Monoclonal antibodies (mAbs) and vaccines have been proposed as medical countermeasures to treat opioid use disorder (OUD) and prevent opioid overdose. In contrast to current pharmacotherapies (e.g., methadone, buprenorphine, naltrexone, and naloxone) for OUD and overdose, which target brain opioid receptors, mAbs and vaccine-generated polyclonal antibodies sequester the target opioid in the serum and reduce drug distribution to the brain. Furthermore, mAbs offer several potential clinical benefits over approved medications, such as longer serum half-life, higher selectivity, reduced side effects, and no abuse liability. Using magnetic enrichment to isolate opioid-specific B cell lymphocytes prior to fusion with myeloma partners, this study identified a series of murine hybridoma cell lines expressing mAbs with high affinity for opioids of clinical interest, including oxycodone, heroin and its active metabolites, and fentanyl. In mice, passive immunization with lead mAbs against oxycodone, heroin, and fentanyl reduced drug-induced antinociception and the distribution of the target opioid to the brain. In mice and rats, mAb pretreatment reduced fentanyl-induced respiratory depression and bradycardia, two risk factors for opioid-related overdose fatality. Overall, these results support use of mAbs to counteract toxic effects of opioids and other chemical threats. SIGNIFICANCE STATEMENT The incidence of fatal overdoses due to the widespread access to heroin, prescription opioids, and fentanyl suggests that current Food and Drug Administration–approved countermeasures are not sufficient to mitigate the opioid epidemic. Monoclonal antibodies (mAbs) may provide acute protection from overdose by binding to circulating opioids in serum. Use of mAbs prophylactically, or after exposure in combination with naloxone, may reduce hospitalization and increase survival.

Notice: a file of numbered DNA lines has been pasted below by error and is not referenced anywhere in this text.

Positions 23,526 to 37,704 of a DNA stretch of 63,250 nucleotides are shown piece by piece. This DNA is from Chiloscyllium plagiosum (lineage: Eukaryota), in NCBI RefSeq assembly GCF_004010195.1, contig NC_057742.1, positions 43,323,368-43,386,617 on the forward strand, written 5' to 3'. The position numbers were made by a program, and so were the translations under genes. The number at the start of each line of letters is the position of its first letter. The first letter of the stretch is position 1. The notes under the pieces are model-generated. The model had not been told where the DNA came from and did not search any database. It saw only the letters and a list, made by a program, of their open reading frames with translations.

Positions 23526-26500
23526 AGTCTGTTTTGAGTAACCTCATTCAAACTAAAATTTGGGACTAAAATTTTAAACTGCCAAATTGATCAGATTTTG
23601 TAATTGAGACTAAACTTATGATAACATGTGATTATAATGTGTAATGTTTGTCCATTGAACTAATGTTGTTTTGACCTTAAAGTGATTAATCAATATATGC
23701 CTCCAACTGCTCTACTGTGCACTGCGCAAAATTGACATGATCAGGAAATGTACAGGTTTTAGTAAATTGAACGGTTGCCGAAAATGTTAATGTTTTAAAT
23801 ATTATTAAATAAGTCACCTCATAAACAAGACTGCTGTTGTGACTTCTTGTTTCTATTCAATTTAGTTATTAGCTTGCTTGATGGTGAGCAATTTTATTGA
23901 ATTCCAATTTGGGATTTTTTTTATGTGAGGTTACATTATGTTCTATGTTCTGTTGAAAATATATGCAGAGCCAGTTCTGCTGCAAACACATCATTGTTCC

|Number of pages
|Journal of Pharmacology and Experimental Therapeutics
|Published - Dec 2020
Bibliographical noteFunding Information:
This work was supported by the National Institute on Drug Abuse, National Institute of Allergy and Infectious Diseases, and the Office of The Director of the National Institutes of Health under CounterACT Administrative Supplement to award number [U01DA038876] and under award number [U01DA051658] (to M.P.); and by the National Institutes of Health under [T32DA007097] (to C.B.) and [T32DA037183] (to A.H.K.). The content is solely the responsibility of the authors and does not necessarily represent the official views of the National Institutes of Health. Dynamic light scattering analysis was conducted in the Minnesota Nano Center, which is supported by the National Science Foundation through the National Nano Coordinated Infrastructure Network (NNCI) [Award Number ECCS-1542202]. Disclosures of interest: MP and CB are inventors of PCT application “Anti-opioid compounds and methods of making and using same." All other authors have no conflicts of interest. https://doi.org/10.1124/jpet.120.000124. s This article has supplemental material available at jpet.aspetjournals.org.
Copyright © 2020 by The American Society for Pharmacology and Experimental Therapeutics.